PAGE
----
I HAPPENED not long since, dear Serapion, on certain not unelegant verses, which Dicaearchus supposes Euripides to have spoken to King Archelaus:
I'm poor, you rich, I'll therefore nothing give;
Lest me or fool or beggar you believe.

For he who out of his little estate makes small presents to those that have great possessions does them no pleasure; nay, being not believed to give even that little for nothing, he incurs the suspicion of being of a sordid and ungenerous disposition. But since pecuniary presents are both in bounty and beauty far inferior to such as proceed from learning and wisdom, it is honorable both to make such presents, and at our giving them, to desire suitable returns from the receivers. I therefore, sending to you,—and through you to our friends in those parts,—as a first-fruit offering, some discourses concerning the Pythian affairs, confess that I do in requital expect others, both more and better, from you, as being persons conversant in a great city, and enjoying more leisure amongst many books and conferences of all sorts. For indeed our good Apollo seems to cure and solve such difficulties as occur in the ordinary management of our life, by giving his oracles to those that resort to him; but as for those which concern [p. 479] learning, he leaves and proposes them to that faculty of the soul which is naturally addicted to the study of philosophy, imprinting in it a desire leading to truth; as is manifest both in many other matters. and in the consecration of this inscription EI. For it is not probable. that it was by chance or by a lottery (as it were) of letters that this word alone was placed in the principal seat in the God's temple, and received the dignity of a sacred donary and spectacle; but it is highly credible that those who at the beginning philosophized concerning this God gave it that station, either as. seeing it in some peculiar and extraordinary power, or using it as a symbol to signify some other thing worthy of our attention.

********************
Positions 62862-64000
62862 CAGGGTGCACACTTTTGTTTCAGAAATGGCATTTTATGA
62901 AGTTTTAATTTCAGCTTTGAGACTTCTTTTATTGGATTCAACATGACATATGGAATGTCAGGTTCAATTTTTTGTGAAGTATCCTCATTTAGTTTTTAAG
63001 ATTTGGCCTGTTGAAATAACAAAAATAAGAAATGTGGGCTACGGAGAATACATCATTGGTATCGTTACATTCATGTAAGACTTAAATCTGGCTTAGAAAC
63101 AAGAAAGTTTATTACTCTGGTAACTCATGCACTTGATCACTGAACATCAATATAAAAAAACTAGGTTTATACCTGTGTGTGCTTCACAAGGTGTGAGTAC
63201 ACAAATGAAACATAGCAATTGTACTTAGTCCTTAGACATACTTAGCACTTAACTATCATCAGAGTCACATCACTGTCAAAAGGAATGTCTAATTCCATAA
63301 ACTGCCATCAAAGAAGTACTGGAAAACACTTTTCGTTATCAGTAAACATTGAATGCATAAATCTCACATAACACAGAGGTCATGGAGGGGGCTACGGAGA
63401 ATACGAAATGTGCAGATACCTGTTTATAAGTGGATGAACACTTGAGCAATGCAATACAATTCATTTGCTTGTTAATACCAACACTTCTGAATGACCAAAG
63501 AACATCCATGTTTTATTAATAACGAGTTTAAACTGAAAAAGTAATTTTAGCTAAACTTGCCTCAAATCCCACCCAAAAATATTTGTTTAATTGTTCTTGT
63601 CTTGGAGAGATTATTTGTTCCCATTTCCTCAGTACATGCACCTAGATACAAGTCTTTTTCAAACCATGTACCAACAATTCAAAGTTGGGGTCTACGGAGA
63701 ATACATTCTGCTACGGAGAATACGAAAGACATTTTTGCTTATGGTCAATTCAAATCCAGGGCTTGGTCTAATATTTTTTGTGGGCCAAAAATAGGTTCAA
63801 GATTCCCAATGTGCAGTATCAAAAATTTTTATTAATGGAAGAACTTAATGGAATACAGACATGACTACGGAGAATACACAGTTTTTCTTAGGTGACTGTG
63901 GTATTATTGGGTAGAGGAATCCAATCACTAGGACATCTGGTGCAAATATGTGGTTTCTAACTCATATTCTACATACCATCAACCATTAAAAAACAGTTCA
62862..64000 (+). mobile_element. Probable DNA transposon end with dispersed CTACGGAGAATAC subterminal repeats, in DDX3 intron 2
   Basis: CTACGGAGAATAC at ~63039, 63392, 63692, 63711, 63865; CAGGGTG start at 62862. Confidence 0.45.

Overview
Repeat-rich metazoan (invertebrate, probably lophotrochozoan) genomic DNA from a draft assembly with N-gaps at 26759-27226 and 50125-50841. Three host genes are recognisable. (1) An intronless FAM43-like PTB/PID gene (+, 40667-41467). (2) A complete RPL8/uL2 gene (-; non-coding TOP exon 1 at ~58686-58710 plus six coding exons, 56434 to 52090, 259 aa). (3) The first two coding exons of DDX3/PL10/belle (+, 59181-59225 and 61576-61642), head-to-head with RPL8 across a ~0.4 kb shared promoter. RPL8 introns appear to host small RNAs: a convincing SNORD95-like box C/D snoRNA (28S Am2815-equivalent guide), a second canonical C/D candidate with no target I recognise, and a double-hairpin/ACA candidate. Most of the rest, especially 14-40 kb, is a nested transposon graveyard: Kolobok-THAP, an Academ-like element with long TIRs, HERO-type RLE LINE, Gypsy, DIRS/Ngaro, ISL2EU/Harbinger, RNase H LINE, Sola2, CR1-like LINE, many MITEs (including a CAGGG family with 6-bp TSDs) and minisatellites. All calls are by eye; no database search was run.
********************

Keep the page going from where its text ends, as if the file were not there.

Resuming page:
Having therefore often formerly declined and avoided this discourse, when proposed in the school, I was lately surprised by my own children as I was debating with certain strangers, who were on their departure out of Delphi, so that I could not in civility hold them in suspense nor yet refuse discoursing with them, since they were exceeding earnest to hear something. Being therefore set down by the temple, I began myself to search into some things, and to ask them concerning others, being by the place and the very talk put in mind of those things we had heretofore, when Nero passed through these parts, heard Ammonius and some others discourse; the same difficulty having been then likewise in this very place propounded.

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